Silver Memories founder has made a big Impact

Silver memories General Manager Gary Thorpe makes Impact 25 list

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MEMORY MAKER: Silver Memories founder and general manager Gary Thorpe has been named in the Pro Bono Impact 25 list.

MEMORY MAKER: Silver Memories founder and general manager Gary Thorpe has been named in the Pro Bono Impact 25 list.

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Gary Thorpe's efforts to help aged care residents remember have not been forgotten.

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Gary Thorpe founded Silver Memories in the hope of making a difference - he never dreamed its impact would be so big.

The Brisbane based broadcasting veteran founded the continuous broadcasting service for seniors in aged care homes back in 2007.

The service has grown exponentially since then, and this year, Gary has been named in Pro Bono's Impact 25 list in acknowledgement of his efforts.

A total of 450 changemakers were nominated for the award, with 150 nominees shortlisted and more than 21,000 people voting to determine this year's 25 winners.

"There were so many other people who were nominated for doing terrific things all around the country," Gary said.

"I was very, very surprised I got into the 25. Indeed it's an honour."

Gary came up with the idea for the service after his neighbour Jean had a stroke.

"I really noticed she had started to fade, there didn't seem to be anything engaging her.

"When I was talking to Jean, I asked 'what would you like to have, ideally?'

"She said I'd love to hear the music I heard when I was growing up, when I was courting, when I married by husband.

"I said what if there was a radio station that played the music of that period? She said that would be wonderful."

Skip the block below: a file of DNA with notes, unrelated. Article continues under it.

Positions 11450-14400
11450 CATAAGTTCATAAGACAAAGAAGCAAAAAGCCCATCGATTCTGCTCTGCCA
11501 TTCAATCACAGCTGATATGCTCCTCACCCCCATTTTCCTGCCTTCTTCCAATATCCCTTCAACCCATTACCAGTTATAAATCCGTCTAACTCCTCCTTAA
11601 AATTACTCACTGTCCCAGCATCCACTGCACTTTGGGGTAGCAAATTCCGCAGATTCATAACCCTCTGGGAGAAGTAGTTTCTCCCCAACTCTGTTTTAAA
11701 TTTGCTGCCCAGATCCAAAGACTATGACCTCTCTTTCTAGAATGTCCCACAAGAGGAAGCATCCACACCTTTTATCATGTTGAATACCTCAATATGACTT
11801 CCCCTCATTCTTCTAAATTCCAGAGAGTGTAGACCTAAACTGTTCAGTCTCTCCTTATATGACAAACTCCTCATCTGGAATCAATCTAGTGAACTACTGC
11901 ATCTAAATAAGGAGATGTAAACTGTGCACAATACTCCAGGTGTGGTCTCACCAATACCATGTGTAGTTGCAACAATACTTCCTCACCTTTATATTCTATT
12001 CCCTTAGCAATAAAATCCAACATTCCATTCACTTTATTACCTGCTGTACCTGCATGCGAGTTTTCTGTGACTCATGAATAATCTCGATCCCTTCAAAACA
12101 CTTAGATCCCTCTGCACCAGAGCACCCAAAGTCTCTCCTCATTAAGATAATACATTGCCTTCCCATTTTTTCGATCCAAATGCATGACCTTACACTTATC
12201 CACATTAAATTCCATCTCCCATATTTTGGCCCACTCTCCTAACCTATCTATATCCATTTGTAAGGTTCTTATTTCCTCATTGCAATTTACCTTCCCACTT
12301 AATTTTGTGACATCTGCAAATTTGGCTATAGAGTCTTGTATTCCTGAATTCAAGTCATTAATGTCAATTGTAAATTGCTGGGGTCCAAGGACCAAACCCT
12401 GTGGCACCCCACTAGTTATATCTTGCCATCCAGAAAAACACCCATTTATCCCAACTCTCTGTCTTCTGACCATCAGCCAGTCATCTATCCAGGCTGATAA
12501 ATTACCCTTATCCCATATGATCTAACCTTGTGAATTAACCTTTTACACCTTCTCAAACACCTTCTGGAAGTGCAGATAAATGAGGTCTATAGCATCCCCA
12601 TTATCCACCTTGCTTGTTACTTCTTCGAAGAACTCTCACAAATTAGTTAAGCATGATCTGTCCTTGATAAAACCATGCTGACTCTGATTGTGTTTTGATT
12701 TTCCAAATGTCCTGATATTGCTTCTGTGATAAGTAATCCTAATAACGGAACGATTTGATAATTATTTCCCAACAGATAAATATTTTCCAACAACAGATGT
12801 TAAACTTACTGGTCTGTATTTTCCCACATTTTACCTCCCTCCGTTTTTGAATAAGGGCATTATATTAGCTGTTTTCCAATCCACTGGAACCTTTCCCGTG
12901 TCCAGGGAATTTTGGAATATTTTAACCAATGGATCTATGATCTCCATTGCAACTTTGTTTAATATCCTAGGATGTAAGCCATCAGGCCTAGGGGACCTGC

The service broadcasts 24 hours a day, seven days a week and is completely ad and news free. Broadcasts are transmitted into the television sets of nursing homes which have subscribed to the service - in both private rooms and common areas.

Gary was awarded a Churchill Fellowship in 2011 to research the use of music in the management of dementia and related issues.

A study commissioned by the federal health department also found listening to the station reduced depression and anxiety in residents and increased overall feelings of wellbeing.

The station plays music from the 1940s, '50s, '60s and into the '70s. Gary said it was based around the idea of reminiscence therapy, and that music was a powerful tool when it came to reducing feelings of loneliness and isolation.

"One of the concepts of reminiscence therapy is the music you like in your early teens seems to set your tastes for your entire life. That's the music that's embedded in the brain.

"Music is quite wonderful in that it registers in multiple parts of the brain. Even if you've had a stroke like Jean did, or if you have dementia, there will usually be a site in the brain that registers those songs."

The broadcasts are also complimented with a selection of thousands of images aimed at triggering happy memories and generating discussion between residents and staff.

"We have some beautiful images which cover an extraordinary range - from beautiful landscapes, to images of appliances which were popular when they were younger, to old movie stars.

"They are very effective, often times the resident will see an image and be reminded of times they went on holiday there, or something like that.

"(The idea is) to take them out of the confines of the aged care homes themselves."

Gary said when he conceived the station, he initially only intended it for people in Brisbane. It quickly became apparent there was a demand from aged care residents and providers around the state, and nation. He said he had even received enquiries from aged care homes as far afield as Canada.

In addition to extending its radio service on a national basis, Silver Memories has also branched out into live performances in the south east Queensland area. Gary said plans were already well underway to launch travelling roadshows in NSW and Victoria later this year.

The radio service is also now available to people who are still living at home, following the launch of a Silver Memories app around 12 months ago.

"We asked developers to design it for 90-year-olds, not nine-year-olds. It's got big buttons and symbols for people with poor eyesight and is easy to navigate."

For more information on Silver Memories, including how to subscribe or download the app, call (07) 3847-1717 or click HERE.

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